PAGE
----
Family Milk Cow 102: Chapter 3

Here’s this month’s final chapter.  Time to get ready to motor.

Chapter 3:  Getting Home

The divider in this slant load is too high for our Dexters & needs to be kept swung away.

Once you’ve made a final decision on which cow to purchase, you’ll need to make arrangements to get her home.  If you don’t own or have access to a suitable trailer, you can either ask the seller if they’re willing to transport the cow for you (and you need to be willing to pay them for it) or look into a transport company.  If you’ll be hauling her yourself, here are some ideas to help you have a good trip.

The Trailer:

Any safe stock, horse or combo trailer will be fine for your new bovine to travel in, just be sure to check for any places where she could get hurt.  Either a ramp or a step-up will work, but if you have a step-up trailer try to park for loading in a place where your cow will have the shortest step possible, as a high step is not as easy for cows as it is for longer-legged horses. If you’re using a horse trailer, check the height of any dividers compared to your cow – especially if you’re getting a mini breed.  You don’t want her to try to duck under a divider & get stuck or seriously injured.  If the dividers can swing away it’s probably best to do so.  It also helps with loading to have interior lighting, because cows have limited depth perception which makes them unsure about going from well-lit surroundings into dark.  And if you’re going to be hauling in nasty weather, you’ll need to consider the wind chill factor your cow will be dealing with in a more open stock trailer, and think of a way to offer some extra protection.

Parked with tires in a low spot for a short step up. Dogs should be kept away from the area.

The Trip:

Getting your new purchase in the trailer is the first step of your journey home.  This should be fairly easily accomplished, assuming she’s been adequately handled and/or halter-trained.  The seller should be willing to help with this process, whether she’s loaded by halter, “bucket leading”, or shooing-in from a corral or chute.  Make sure she has some hay to munch, then give her a little time to settle in a bit before hitting the road.  You shouldn’t have to tie the cow, unless you’re using a really big trailer in which she could move around too much, and besides, given adequate bedding in the trailer, some cows will choose to lay down on a long trip.

Eavie walks calmly & willingly onto the trailer on halter.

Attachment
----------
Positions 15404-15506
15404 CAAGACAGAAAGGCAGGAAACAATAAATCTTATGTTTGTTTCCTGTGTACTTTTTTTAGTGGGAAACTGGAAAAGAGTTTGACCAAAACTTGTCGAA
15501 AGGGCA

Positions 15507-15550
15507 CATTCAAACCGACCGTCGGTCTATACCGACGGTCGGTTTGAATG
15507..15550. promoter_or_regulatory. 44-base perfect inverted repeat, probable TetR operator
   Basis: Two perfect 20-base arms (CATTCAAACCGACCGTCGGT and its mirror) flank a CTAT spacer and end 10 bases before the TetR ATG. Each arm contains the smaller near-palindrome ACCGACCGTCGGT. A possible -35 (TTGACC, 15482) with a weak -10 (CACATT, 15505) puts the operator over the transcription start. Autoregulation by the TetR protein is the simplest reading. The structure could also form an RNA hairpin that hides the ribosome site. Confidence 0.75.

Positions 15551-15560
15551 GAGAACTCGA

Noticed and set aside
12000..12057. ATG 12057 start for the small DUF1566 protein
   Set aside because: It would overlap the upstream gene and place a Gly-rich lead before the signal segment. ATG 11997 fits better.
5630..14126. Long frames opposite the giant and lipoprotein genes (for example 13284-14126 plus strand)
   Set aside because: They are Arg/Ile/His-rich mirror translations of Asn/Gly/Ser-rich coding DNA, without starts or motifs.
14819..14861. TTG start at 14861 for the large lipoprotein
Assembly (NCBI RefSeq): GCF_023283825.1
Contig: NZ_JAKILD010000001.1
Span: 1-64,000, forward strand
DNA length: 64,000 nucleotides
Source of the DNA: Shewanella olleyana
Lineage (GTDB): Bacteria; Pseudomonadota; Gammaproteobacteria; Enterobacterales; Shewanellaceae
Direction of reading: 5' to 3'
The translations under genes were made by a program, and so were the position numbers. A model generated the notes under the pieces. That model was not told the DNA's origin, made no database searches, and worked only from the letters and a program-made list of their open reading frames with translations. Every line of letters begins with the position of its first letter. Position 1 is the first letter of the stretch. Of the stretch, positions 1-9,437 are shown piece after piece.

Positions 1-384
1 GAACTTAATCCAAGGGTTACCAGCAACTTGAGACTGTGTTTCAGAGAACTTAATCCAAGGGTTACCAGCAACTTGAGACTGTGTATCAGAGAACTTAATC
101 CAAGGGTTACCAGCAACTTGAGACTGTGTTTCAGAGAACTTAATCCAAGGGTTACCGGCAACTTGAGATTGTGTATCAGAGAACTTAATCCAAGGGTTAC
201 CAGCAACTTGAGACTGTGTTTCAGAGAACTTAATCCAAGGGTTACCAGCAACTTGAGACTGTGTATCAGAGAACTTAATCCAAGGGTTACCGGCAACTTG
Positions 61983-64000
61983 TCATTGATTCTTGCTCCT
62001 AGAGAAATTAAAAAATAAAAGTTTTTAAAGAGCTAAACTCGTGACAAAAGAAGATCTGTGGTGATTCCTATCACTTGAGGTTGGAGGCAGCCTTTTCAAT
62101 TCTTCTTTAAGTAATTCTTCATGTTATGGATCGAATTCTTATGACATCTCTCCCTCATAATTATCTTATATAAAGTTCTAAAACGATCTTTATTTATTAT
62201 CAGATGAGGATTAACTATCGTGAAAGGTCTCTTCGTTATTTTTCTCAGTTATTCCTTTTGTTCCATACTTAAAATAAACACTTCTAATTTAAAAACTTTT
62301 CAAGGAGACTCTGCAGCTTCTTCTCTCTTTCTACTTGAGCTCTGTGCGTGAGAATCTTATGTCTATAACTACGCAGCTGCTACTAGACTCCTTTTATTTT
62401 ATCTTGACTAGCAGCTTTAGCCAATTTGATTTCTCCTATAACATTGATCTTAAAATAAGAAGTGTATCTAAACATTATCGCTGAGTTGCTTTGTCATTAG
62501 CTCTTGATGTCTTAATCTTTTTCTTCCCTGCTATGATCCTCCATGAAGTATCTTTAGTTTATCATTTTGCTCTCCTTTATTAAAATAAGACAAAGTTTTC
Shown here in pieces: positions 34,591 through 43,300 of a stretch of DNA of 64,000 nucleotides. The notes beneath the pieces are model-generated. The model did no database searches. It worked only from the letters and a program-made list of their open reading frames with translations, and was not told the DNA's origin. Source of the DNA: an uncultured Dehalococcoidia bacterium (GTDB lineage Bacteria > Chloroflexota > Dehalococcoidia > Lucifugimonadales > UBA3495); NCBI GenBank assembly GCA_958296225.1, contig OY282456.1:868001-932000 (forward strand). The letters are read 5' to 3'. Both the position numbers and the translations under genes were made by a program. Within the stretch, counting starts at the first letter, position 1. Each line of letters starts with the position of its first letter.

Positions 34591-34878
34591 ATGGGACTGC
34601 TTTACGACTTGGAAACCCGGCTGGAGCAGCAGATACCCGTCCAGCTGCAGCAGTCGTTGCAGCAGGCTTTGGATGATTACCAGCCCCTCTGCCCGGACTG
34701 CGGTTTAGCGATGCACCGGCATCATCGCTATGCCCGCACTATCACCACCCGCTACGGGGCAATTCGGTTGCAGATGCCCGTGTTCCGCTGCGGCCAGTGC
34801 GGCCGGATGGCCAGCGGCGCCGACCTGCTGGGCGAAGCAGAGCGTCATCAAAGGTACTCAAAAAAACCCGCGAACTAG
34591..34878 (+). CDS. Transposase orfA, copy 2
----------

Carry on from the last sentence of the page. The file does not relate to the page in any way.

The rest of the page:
You’ll need to drive very carefully with your live cargo.  Starts, stops & turns need to be made gently to avoid throwing her around.  If you have a long trip, it’ll be nice for her (and you) to have a break midway.  When leaving her parked in warm weather, find a shady spot – a trailer can really heat up quickly in the sun.  This is also a good time to offer a bucket of water.

Finally Home:

Even a good trip will be stressful for your cow.  Her whole life is changing.  Have a nice,


comfy, secure place ready for her when you get home.  Unload & stay with her awhile to make sure she’s accepting of her new surroundings.  Then give her a week or two to get acquainted with you & any new pasture mates (through the fence) before turning her out to explore her new home.

CONGRATULATIONS! You’re the proud new owner of a family milk cow!

4 thoughts on “Family Milk Cow 102: Chapter 3

  1. Does this mean you got a new milk cow?


    1. No, Susan, we didn’t get a new cow – I hope I’m done buying cows for awhile. We hitched up the trailer & cleaned up Eavie a little, then went to the front yard & played around with trailer loading for a photo shoot. She behaved beautifully, so then I hand-grazed her in the nice spring grass along the outside of the pasture fence. 🙂


  2. Thanks for the info. This has been very helpful. Do you have any recommendations on milking machines to fit the dexters?


    1. I know people use any number of different bucket milkers with their Dexters & I’ve heard of someone using a goat milker – you just have to do 2 quarters at a time. We have a ’50’s vintage Surge “belly milker” that hangs from a surcingle right under the cow’s belly. We were advised to get goat sized inflations for it & we had shorten the surcingle, but it works great (as long as the cow isn’t TOO short). I love it!


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